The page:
However, some criticisms could be leveled at Linux advocates as well.  We need to stop spouting off RMS lines to the wrong people.  People in the midwest and south are going to hear RMS talk about sharing and "greater good", assume you are a communist, and tune you out.  The real benefit of the open source development model is that, by combining efforts, many developers are able to produce working software.  Think of an Amish Barn building.  Why do all the people in the community help each other?  Of course it's part of their culture, but it's also a pragmatic approach since they each need one and if they all help each other, the building is done faster for everyone.

I wonder if this teacher knows that SELinux includes the NSA as one of it's contributors?  Maybe she'd like to report that as a possibly illegal activity as well.

Monday, December 8

Going with the flow

The absence of posts on this blog over the last 4 months can be easily explained. In September, we welcomed our newest addition into the family, Kaleb Edward. Around the same time I accepted a new job with the CME Group in Chicago. So the utter chaos in my personal and professional life has not only affected the amount of sleep I get, it has really consumed my ability to post anything to this blog. However, in the time I spend riding the South Shore every day from Indiana to Chicago provides some much needed time for reading and blogging. So expect the activity to be on the rise in the near future.

I've got a bunch of topics I want to write on and the list grows all the time. Some of those include more Grails stuff, lots of Java, agile and Linux. So don't go away... there's seriously more coming.

Saturday, August 16

Getting into Grails

For months now I've been wanting to do a simple project to develop a more in-depth knowledge of Grails, but have never been able to make the time to do it. Now I'm starting on a small time-keeping application that will help me analyze and(hopefully) identify areas of waste.

Everyone has their own ideas/preferences about time keeping. Some like to set up all their tasks before hand and apply time in a very structured, hierarchical manner. Some like to keep a simple log of what they have been working on and the time. Then consider all the thousands of permutations in-between and it's easy to see why a time-keeping application that suits everyone is nearly impossible.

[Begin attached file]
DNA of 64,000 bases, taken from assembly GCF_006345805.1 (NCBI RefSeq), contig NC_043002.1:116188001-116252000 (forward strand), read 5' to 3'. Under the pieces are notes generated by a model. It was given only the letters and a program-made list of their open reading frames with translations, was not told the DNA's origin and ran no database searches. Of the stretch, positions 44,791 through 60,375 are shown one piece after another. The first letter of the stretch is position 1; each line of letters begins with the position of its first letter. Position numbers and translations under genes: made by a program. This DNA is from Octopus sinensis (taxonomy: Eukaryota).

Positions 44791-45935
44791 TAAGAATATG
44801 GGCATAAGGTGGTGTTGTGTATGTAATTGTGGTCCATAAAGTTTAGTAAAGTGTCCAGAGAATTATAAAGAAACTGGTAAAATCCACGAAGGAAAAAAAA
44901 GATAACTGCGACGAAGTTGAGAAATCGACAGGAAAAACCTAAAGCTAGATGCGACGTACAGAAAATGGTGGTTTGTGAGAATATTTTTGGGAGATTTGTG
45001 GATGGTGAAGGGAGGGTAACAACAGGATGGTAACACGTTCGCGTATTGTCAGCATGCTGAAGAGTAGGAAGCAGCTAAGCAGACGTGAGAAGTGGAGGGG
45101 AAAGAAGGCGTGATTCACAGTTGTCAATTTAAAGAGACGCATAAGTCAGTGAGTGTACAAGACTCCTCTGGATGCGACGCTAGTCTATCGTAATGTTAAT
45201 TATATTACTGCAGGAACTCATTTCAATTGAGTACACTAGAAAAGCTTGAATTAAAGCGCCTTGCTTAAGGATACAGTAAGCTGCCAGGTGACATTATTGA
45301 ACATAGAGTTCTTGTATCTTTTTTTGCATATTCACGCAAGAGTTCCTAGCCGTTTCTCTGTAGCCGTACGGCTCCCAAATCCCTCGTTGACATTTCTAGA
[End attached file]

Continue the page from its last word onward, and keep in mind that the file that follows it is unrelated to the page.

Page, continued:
I have two guiding prinicples for timekeeping, it should be unintrusive and as accurate as possible. Accuracy is great, but do you really need to know down to the minute? I would rather be able to log things as I go and organize them at another time.

I also like timekeeping systems that ask what you have been doing, not what you are about to do. That's just a matter of simple experience in the reality that one may think they know the next task, but other people have different ideas. Between ringing phones and requests for help/code reviews/etc, the culture I work in doesn't typically allow someone to work on one thing for a block of time with no distractions.

So I saw this as a perfect opportunity for me to develop a timekeeping system that works like I do. In all honesty, the credit for the idea goes to the gtimelog project as it was my introduction to keeping time in this manner. Why not contribute to gtimelog? Well, the goal of my project was to learn Grails, not contribute to an open source project. So while that may be a future consideration, right now it's my own little playground.

More to come soon.

Sunday, April 13


The motivation for this blog came out of my own desire to write more and to express my ideas of how programming should(and should not) be done. What will differentiate my blog from the thousands of other technical blogs? Probably nothing. I don't intend to generate a gigantic following, nor do I believe that I will always write things that are valuable for all people. I do hope that there are folks out there who will benefit from my ideas, opinions, and insights into programming and related topics.

In this blog I intend to cover topics such as tech/product reviews, programming topics(mostly in Java and Java platform languages), and express my sometimes disturbing distaste for all things originating from a certain, good-sucking company from Redmond.

And yes, I may bore you with an occasional outburst of personal opinion outside the realm of technology. For this I apologize... profusely... in advance.

Greetings and enjoy!